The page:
Now that your resume is created, it's time to begin identifying opportunities related to your goals, applying, and interviewing! Check out resources and tips below.
When applying for any position, make sure you are doing your due diligence to ensure that the employer and opportunity are legitimate experiences.
The Career Development Center offers access to various websites to help you identify internship and job opportunities. Some of our favorites are highlighted below.
Career Shift provides information on opportunities across the United States for internships and full-time roles. Once you apply, use the site to identify professionals who you can reach out to to support your networking strategy. Access through the Resources section of your Handshake account.
USA Jobs is your online application site for government opportunities. Remember that a government resume will look different than your traditional resume. Not sure how to format yours? Schedule an appointment through Handshake to discuss with a counselor.
Looking for a part-time or freelance job? Use QuadJobs, a resource specifically for college students trying to identify part-time or one-time jobs.
The Career Development Center supports your development of interviewing competencies, such as professional communication skills, articulation of industry-specific keywords and skill sets, and facility with a variety of interviewing styles and types. Interviewing is a skill and practice makes perfect. Make the most of your interviewing opportunity by following the tips below.
Before the Interview:
Ask: When scheduling the interview ask for details: Who will you be interviewing with? Length of interview? (30 minutes? All day?) Other logistics about the day? (Arrival instructions, parking, lunch). Is this a phone interview? If yes, review this guide to prepare.
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Reflect: “Why do I want this job?” “Why do I want to work for this organization?” “What makes me stand out as a candidate?” “What skills have I developed that can be transferred to the responsibilities of this position?”
Research the organization: Know about their mission, their strengths, products and services, culture, and competitors. Look to the organization’s website and review current industry-related news. Know how you fit into the position and the organization.
Prepare answers to common interviewing questions: “Tell us about yourself.” “Why do you want to work for us?” “What are your strengths and weaknesses?” “Do you have any questions for us?” Know how to answer behavioral-based interview questions. Check out additional questions on this app.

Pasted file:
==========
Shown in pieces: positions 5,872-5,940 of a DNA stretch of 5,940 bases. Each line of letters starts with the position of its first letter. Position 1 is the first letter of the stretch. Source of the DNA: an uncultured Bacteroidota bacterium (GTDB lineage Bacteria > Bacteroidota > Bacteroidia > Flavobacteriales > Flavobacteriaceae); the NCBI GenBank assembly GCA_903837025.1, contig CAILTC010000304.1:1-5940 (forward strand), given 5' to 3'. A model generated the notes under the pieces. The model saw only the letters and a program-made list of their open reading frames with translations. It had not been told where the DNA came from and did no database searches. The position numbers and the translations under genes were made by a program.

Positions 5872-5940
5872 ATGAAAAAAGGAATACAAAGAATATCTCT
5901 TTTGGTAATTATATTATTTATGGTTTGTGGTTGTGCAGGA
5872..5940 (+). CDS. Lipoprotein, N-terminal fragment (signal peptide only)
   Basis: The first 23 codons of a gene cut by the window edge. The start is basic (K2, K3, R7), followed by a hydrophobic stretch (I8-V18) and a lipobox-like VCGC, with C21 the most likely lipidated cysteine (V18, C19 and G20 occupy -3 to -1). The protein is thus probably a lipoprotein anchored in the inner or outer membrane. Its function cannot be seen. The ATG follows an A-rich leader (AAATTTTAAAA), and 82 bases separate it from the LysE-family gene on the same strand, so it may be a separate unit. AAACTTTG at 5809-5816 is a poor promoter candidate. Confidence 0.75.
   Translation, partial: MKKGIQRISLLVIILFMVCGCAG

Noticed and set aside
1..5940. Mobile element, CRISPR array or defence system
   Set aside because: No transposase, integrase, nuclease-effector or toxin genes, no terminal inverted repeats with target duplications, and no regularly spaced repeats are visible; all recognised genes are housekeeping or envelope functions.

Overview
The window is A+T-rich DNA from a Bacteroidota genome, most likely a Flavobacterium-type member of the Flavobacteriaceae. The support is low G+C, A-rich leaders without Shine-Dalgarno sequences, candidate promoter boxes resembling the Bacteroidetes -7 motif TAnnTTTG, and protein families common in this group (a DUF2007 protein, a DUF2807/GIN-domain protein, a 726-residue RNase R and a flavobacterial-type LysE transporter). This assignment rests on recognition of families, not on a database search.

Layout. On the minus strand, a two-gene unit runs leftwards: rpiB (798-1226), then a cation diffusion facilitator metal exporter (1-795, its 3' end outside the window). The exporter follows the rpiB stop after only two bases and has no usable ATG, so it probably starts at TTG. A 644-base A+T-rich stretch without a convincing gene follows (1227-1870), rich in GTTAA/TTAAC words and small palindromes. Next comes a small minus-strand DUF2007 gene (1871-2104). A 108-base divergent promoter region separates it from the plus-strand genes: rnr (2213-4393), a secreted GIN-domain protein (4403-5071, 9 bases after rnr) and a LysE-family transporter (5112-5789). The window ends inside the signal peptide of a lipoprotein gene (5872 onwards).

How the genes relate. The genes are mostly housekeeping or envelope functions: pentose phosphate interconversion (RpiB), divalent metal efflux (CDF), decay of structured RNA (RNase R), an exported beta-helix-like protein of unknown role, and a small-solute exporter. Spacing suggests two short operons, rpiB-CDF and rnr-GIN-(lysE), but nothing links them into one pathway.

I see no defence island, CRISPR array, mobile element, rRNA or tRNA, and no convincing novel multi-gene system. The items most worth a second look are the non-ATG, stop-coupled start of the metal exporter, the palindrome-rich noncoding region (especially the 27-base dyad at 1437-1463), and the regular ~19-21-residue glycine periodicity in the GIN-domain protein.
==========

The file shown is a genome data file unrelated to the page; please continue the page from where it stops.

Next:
Practice: A mock interview can help you articulate your strengths, add polish to your presentation and increase your confidence. Conduct a mock interview by scheduling a mock interview with a career counselor through your Handshake account.
Review: The Guide to Interviewing for detailed explanation of best practices and more sample questions.
During the Interview:
First impressions matter: Shake hands firmly with the employer, smile, maintain eye contact, and treat everyone you interact with professionally.
Make the connections clear: Relate your experiences to the needs of the position and the organization.
Ask questions: Well-prepared questions help you stand out as a candidate and demonstrate your interest in the position. Refer to the list of questions you prepared.
Express gratitude: Thank an interviewer for their time, ask about next steps, and request a business card so you can follow up.
After the Interview:
Directly After the Interview:
Write a thank you e-mail to the employer (with your resume attached) within 24 hours. This communication should thank the employer for the opportunity, reiterate your interest in the position, and remind the employer how your skills meet their needs.
2 Weeks After the Interview*:
If you are still waiting to hear, follow-up with the employer at the two week mark with a phone call to inquire about the status of the search and to let them know you are still very interested in the position.
Throughout the process:
If you need assistance in navigating follow up, talk to a career counselor to discuss an individual plan of action.
*Timing for follow up is dependent on information received from the employer regarding hiring timelines. Adjust your follow-up accordingly.